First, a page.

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Signs and symptoms of neuroendocrine cancer

A sign is something that can be observed and recognized by a doctor or healthcare professional (for example, a rash). A symptom is something that only the person experiencing it can feel and know (for example, pain or tiredness). Signs and symptoms of neuroendocrine cancer may vary depending on the type and location of the tumour, its rate of growth and the type of hormoneshormonesA substance that regulates specific body functions, such as metabolism, growth and reproduction. it releases.

Neuroendocrine cancer may not cause any signs or symptoms in its early stages because the tumour may be small, slow-growing or non-functional (it doesn’t produce hormones). Symptoms appear once the tumour grows into surrounding tissues and organs or starts to produce hormones. Early symptoms may be vague and non-specific, which makes neuroendocrine cancer hard to diagnose.

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Late signs and symptoms

Late signs and symptoms occur as the cancer grows larger or spreads to other parts of the body, including other organs. Examples of late symptoms related to neuroendocrine tumour size or spread include:

  • Large neuroendocrine tumours of the airway (the tubes that air flows through to reach the lungs, including the larynx, trachea and bronchi) may cause difficulty breathing.
  • Pancreatic neuroendocrine tumours in the head of pancreas may block the bile duct, causing jaundicejaundiceA condition in which the skin and whites of the eyes become yellow and urine is dark yellow..
  • Neuroendocrine tumours or cancers can sometimes cause complications due to a reaction around the tumour that causes scar tissue to form. Scarring around intestinal neuroendocrine tumours may cause blockage in the intestine.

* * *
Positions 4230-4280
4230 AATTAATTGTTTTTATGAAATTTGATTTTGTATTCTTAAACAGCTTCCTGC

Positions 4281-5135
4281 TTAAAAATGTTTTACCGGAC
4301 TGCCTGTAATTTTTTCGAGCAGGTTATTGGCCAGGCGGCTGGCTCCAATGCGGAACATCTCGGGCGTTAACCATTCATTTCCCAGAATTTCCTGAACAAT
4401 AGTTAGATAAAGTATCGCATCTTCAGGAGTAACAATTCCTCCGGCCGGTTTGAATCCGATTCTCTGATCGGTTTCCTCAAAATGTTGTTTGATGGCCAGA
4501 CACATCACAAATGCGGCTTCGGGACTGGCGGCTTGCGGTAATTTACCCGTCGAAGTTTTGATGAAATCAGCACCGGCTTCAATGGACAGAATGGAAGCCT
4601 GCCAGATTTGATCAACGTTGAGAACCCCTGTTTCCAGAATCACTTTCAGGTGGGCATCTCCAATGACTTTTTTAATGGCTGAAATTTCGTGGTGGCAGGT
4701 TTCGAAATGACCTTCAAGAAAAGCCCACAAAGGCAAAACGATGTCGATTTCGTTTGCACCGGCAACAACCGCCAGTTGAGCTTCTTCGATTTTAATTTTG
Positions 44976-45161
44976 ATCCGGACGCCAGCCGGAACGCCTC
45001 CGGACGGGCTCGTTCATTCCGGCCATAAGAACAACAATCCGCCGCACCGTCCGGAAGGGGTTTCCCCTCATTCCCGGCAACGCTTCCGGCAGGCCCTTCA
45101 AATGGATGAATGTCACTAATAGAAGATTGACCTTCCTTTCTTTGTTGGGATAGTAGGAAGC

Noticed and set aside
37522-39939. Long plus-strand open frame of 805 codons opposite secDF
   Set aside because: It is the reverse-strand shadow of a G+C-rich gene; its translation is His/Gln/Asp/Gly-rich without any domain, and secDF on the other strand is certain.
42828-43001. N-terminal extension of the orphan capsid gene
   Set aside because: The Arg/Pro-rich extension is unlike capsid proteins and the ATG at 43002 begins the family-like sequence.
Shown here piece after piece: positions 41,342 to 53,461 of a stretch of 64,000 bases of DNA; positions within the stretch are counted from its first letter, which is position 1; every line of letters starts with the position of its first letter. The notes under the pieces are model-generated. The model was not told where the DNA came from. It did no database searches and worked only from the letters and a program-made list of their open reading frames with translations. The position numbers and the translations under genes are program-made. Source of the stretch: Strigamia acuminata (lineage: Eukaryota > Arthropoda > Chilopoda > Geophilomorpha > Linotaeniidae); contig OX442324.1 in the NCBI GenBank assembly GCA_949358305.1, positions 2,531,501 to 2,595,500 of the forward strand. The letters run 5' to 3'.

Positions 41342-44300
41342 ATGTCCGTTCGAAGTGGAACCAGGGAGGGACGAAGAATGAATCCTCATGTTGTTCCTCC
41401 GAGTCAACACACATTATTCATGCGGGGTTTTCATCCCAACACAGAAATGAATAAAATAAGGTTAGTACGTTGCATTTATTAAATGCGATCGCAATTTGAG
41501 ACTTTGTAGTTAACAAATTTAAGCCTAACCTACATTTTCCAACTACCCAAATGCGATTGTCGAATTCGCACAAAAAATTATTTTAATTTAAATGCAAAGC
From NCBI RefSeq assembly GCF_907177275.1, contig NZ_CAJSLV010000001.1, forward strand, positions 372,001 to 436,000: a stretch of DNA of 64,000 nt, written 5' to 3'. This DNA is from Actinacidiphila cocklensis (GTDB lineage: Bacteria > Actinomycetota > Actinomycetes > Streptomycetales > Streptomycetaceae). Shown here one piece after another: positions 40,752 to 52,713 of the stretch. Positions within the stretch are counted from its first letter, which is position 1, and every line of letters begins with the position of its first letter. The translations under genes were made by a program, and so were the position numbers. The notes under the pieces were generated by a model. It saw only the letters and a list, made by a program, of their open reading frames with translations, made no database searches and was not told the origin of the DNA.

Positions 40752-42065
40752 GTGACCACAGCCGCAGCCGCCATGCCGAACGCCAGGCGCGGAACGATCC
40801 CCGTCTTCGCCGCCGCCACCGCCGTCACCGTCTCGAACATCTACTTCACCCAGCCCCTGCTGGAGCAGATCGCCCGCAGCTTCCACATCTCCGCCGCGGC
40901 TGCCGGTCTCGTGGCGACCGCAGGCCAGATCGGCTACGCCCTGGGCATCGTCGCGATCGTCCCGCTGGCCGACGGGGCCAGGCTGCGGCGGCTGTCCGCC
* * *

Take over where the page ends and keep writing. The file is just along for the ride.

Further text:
Functional neuroendocrine cancers produce hormones. Symptoms of these cancers are related to the specific action of the hormone produced. For example:

  • Too much insulin produced by an insulinoma will result in low blood sugar levels (hypoglycemia), causing sweating, dizziness, fatigue and fainting.
  • Most pheochromocytoma tumours overproduce the hormones epinephrine and norepinephrine. Too much of these hormones can cause high blood pressure and palpitations, which may be life-threatening if left untreated.
  • Rarely, paragangliomas may produce too much epinephrine and norepinephrine.
  • Too much serotonin causes carcinoid syndrome. If left untreated, too much serotonin can cause fibrosis of the heart valves, leading to carcinoid heart disease.

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Carcinoid syndrome

Carcinoid syndrome is a group of symptoms linked to too much serotonin released by one type of neuroendocrine tumour. Carcinoid syndrome affects approximately 10% of people with neuroendocrine tumours. Symptoms include:

  • diarrhea
  • flushing of the skin
  • wheezing and asthma-like symptoms
  • palpitations
  • swelling of the face
  • loss of appetite
  • weight loss
  • abdominal discomfort that comes and goes

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Carcinoid crisis

Carcinoid crisis is caused by a sudden release of too much serotonin hormone. It is a severe episode of intense flushing, diarrhea, wheezing, palpitations and extreme changes in blood pressure. It may be spontaneous or triggered by anesthesia, chemotherapy or surgery. It can be life-threatening. Drugs like octreotide, which act like somatostatin to prevent the tumour from producing hormones, have significantly improved treatment of carcinoid crisis.

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